The Rampage 2270 Highway 133 Carbondale , CO 81623
April 2017 Volume 10 Issue 7
RFHS Model UN Goes to the Big Apple -Rex Hamilton
On Tuesday March 14th, an exhausted group of 24 Roaring Fork High School (RFHS) students returned from the National High School Model United Nations (NHSMUN) conference in New York City. NHSMUN is an annual conference attracting over 5,000 high school students from around the world. The goal of the conference is to solve a variety of pressing issues facing our world today. Just like the real United Nations would do. In fact, NHSMUN includes a trip to the real UN General Assembly chamber for the opening ceremonies of the conference. RFHS students participated in 19 committees, ranging from the Economic and Financial Committee (ECOFIN) to the United Nations Security Council (UNSC.) The different councils varied in size, ranging from 15 to 250 delegates. Overall, the trip has received rave reviews both from the students who attended and the teachers who facilitate Model UN (MUN). The idea of MUN is that the students to learn about international diplomacy by participating in it. RFHS was assigned the country of Botswana for the conference. Students had to learn about Botswana’s international policy and demonstrate it in their committees by working with other countries to create solutions to problems they were assigned. A handful of RFHS’ participants
were assigned to committees on which they represented other countries, such as Kuwait and Egypt. One of the skills RHFS’ students had the chance to improve on in New York was teamwork. In order to both be cooperative with other countries and stay true to Botswana’s policies, students had to learn about effective compromise. Social Studies teacher Matt Wells, who is the leader of MUN at RFHS says that he really enjoys watching students learn and develop important skills. He explains, “To be able to help students get exposed to international affairs, diplomacy skills, research skills, and public speaking skills is rewarding of itself. That’s what makes it fun for me.” Throughout the school year, the club meets every Wednesday before school to research issues and craft position papers, which explain their assigned country’s position on the topic. The NHSMUN conference is a one of a kind opportunity for the RFHS students to meet new people, especially from other countries. This year, there were schools from all over the world, including Brazil, Egypt, South Korea and Italy, and many others. Junior Bella Ulrych, who was a delegate on ECOFIN says, “It’s so cool to meet new people from other countries and get to work with them on real world problems.”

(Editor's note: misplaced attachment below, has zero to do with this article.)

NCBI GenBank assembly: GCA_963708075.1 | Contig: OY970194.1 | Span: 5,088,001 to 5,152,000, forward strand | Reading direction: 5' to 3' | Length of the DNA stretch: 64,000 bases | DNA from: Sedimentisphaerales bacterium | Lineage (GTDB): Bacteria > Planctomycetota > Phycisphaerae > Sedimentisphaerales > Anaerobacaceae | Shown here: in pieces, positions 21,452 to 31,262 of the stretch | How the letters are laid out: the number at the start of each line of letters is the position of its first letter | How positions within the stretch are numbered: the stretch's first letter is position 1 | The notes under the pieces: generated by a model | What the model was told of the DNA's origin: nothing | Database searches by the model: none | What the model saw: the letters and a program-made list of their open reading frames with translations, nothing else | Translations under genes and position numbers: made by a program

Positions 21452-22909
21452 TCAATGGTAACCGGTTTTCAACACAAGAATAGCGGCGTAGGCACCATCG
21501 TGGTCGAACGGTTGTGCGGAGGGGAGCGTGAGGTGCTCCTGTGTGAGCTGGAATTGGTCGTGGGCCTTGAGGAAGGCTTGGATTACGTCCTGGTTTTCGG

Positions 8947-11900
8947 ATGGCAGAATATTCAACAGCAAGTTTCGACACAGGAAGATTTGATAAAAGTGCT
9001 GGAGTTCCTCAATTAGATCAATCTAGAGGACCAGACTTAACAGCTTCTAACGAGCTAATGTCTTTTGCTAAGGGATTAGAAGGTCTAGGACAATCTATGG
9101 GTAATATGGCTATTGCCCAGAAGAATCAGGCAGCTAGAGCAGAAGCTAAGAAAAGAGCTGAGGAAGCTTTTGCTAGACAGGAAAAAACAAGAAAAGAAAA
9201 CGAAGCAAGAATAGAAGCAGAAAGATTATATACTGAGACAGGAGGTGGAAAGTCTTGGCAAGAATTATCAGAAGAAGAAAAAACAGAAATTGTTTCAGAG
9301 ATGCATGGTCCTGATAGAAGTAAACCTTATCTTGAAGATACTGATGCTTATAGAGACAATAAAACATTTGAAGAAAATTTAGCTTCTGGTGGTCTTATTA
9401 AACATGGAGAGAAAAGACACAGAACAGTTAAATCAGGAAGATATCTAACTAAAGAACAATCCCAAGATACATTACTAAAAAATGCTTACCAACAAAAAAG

Another highlight of the trip to NYC for RFHS was the opportunity to meet some of Botswana’s real UN delegates. RFHS students participated in a meeting called a mission briefing, which enabled them to meet the actual Botswana ambassador to the UN. The purpose of this meeting was for students to get a firsthand idea of what Botswana is trying to accomplish in the UN, and a general idea of Botswana’s international policies. The ambassador gave a presentation, and then opened up the meeting to a Q&A session. Senior Tavia Teitler says “It was a great way to connect what we were doing in the confrence to the real world of the UN.” One of the monumental challenges of taking a group of two dozen high school students to New York is funding. Over the course of the year leading up to the trip, the RFHS students fundraise as best they can, but oftentimes, it is not enough. Financial aid from the community is a great help. If you would like to donate to MUN please contact Matt Wells at firstname.lastname@example.org Any amount would be greatly appreciated. Also, if you have any experience in international diplomacy, either in an Non-Governmental Organization or even at the UN level, please contact Mr. Wells as well, the club would love to have your help with future conference preparation.
AP Computer Science at RFHS Page 3
Prom Page 2
New school in Glenwood Page 6 Group of girls pose with the fearless girl statue in NYC.
Girls Soccer Page 7 Matt Wells, Lynn Williams, and Kelsie Goodman pose in the UN building.
The Model UN students hold their placards in their hotel in NYC.
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Feature Senior Spotlight: Julia Lee -Gabby Santana
Photo by Gabby Santana